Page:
Objective: To discern the extent of antipsychotic pharmacotherapy, psychotherapy, and/or mental health counseling among US Medicaid beneficiaries with schizophrenia.
Methods: Data were abstracted from the 2010 US National Ambulatory Medical Care Survey (NAMCS) for all state Medicaid beneficiaries with a diagnosis of schizophrenia (ICD-9-CM codes 295.00-295.99). The US NAMCS is a national cross-sectional probability sample conducted by the National Center for Health Statistics of the Centers for Disease Control and Prevention, with data collected by the US Census Bureau. Primary patient characteristics examined were: use of antipsychotics, psychotherapy, and/or mental health counseling.
Results: In 2010, there were 1,353,299 US Medicaid beneficiaries with schizophrenia. Mean age was 47.6 years; 62.1% were male and 58.9% were white non-Hispanic. Of these, 1,079,576 (79.8%) were prescribed an antipsychotic, 72.4% were prescribed an atypical antipsychotic, and 10.7% were prescribed >1 atypical antipsychotic. 41.2% had received psychotherapy, 48.4% had received mental health counseling, and 20.1% both. Among those prescribed an antipsychotic, 51.4% received psychotherapy, 60.4% mental health counseling, and 24.9% both. 85.5% of patients had been seen by a psychiatrist. Comorbid illnesses included depression (45.9%), hypertension (29.4%), obesity (7.3%), hyperlipidemia (6.7%), and diabetes mellitus (6.4%).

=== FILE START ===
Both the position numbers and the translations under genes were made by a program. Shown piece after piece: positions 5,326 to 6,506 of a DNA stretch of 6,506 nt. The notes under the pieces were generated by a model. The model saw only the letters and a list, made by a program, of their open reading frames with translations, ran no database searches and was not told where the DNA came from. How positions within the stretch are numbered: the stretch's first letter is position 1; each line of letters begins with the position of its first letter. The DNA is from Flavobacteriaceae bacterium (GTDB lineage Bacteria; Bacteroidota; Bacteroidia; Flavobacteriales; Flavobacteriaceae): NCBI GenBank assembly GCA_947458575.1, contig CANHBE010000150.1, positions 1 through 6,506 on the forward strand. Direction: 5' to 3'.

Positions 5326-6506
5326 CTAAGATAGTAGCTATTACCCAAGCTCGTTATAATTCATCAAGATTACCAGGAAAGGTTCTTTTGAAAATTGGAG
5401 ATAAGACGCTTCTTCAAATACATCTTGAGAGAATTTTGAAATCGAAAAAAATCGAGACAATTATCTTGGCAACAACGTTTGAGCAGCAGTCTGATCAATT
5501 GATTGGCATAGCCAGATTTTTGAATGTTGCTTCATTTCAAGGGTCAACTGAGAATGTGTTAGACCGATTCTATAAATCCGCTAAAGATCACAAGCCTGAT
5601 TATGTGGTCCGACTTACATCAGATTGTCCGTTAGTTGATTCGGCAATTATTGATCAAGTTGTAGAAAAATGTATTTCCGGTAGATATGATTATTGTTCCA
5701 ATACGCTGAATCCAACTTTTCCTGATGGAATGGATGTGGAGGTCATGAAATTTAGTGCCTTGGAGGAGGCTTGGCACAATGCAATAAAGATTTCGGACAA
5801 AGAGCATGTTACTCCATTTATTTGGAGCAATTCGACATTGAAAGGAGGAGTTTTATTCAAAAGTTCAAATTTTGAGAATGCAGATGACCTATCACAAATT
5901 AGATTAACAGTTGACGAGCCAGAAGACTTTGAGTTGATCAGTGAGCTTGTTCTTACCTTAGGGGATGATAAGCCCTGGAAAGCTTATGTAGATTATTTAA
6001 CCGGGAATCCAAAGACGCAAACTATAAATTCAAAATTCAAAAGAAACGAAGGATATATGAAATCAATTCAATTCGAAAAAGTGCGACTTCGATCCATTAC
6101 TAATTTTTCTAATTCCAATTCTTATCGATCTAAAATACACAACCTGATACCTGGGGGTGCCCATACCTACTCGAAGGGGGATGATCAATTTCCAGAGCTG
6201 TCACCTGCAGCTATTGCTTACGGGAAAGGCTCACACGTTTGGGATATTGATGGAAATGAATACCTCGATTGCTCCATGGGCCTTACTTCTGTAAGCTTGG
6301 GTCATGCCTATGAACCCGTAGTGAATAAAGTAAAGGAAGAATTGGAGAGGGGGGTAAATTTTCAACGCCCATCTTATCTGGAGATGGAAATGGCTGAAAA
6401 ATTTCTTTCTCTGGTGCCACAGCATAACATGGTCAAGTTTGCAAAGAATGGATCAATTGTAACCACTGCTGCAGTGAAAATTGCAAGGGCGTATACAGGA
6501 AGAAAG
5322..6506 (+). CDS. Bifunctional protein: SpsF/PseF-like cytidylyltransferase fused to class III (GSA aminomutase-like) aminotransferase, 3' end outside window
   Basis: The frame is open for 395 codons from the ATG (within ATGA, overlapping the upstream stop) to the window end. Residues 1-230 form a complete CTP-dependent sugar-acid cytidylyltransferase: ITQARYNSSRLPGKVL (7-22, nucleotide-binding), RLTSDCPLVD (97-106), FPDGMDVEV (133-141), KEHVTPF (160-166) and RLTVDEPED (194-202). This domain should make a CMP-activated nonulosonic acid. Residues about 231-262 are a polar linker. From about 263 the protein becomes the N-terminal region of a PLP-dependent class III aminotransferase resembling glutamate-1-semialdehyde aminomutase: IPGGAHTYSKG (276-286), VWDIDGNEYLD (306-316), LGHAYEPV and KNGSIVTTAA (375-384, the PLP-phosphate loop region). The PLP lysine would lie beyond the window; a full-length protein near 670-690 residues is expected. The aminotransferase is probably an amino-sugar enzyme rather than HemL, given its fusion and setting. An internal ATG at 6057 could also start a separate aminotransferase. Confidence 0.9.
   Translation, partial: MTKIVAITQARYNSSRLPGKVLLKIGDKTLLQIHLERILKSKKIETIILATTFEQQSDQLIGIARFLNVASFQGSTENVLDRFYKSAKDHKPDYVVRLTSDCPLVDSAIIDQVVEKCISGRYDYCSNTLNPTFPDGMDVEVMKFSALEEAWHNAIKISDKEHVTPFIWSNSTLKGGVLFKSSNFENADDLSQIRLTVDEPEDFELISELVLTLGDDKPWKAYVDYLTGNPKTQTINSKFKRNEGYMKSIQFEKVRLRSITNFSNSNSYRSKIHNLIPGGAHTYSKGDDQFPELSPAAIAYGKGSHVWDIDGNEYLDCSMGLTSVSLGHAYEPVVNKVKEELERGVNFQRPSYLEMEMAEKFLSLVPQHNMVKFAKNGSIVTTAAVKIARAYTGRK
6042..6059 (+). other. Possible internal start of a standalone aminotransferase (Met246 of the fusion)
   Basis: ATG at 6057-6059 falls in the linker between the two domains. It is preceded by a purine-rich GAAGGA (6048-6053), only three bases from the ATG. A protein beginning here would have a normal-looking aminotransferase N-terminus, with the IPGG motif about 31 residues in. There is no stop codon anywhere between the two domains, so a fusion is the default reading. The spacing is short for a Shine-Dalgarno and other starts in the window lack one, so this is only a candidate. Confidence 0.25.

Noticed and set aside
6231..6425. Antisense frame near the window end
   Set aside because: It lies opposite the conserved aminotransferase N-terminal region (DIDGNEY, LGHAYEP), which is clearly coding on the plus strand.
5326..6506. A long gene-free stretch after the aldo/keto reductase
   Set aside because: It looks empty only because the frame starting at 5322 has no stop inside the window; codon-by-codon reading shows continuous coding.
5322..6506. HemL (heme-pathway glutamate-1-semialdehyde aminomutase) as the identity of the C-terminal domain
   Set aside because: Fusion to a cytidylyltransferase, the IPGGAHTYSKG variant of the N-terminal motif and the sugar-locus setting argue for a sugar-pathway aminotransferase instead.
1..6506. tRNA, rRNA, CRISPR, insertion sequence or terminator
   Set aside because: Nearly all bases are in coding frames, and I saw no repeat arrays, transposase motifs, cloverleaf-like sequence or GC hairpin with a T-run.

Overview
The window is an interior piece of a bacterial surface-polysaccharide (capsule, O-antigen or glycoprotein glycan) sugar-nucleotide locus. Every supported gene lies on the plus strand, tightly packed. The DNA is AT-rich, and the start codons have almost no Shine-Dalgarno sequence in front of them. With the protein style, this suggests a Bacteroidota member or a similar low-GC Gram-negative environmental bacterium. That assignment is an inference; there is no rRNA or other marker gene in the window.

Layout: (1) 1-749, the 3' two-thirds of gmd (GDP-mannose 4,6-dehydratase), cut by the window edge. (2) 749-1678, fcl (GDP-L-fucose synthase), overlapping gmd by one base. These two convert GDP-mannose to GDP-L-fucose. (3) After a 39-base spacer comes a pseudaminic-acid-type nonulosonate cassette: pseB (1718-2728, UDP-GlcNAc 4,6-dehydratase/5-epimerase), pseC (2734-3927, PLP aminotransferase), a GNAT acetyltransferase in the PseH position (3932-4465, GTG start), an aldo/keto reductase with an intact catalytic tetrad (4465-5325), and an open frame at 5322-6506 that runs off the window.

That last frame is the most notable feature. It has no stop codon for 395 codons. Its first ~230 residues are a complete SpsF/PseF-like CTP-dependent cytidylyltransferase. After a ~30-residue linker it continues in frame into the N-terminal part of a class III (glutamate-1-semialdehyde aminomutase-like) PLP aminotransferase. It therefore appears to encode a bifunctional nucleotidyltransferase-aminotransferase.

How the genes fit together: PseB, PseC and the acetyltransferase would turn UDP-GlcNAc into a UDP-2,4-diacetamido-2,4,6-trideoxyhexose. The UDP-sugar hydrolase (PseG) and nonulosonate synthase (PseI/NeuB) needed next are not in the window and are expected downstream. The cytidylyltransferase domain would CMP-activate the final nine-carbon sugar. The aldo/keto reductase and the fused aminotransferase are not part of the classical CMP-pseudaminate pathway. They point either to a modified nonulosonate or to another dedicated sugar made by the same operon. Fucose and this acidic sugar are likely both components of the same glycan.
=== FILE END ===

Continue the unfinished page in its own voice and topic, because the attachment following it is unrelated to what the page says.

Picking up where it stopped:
Conclusion: Nearly 80% of US Medicaid beneficiaries diagnosed with schizophrenia had received antipsychotics, with over 40% receiving either psychotherapy or mental health counseling, and about half receiving both antipsychotics and psychotherapy. Approximately 10% were prescribed >1 atypical antipsychotic. Future research investigating the impact of interventions on outcomes, predictors of receipt of interventions, and whether utilization is appropriate and equitable is warranted.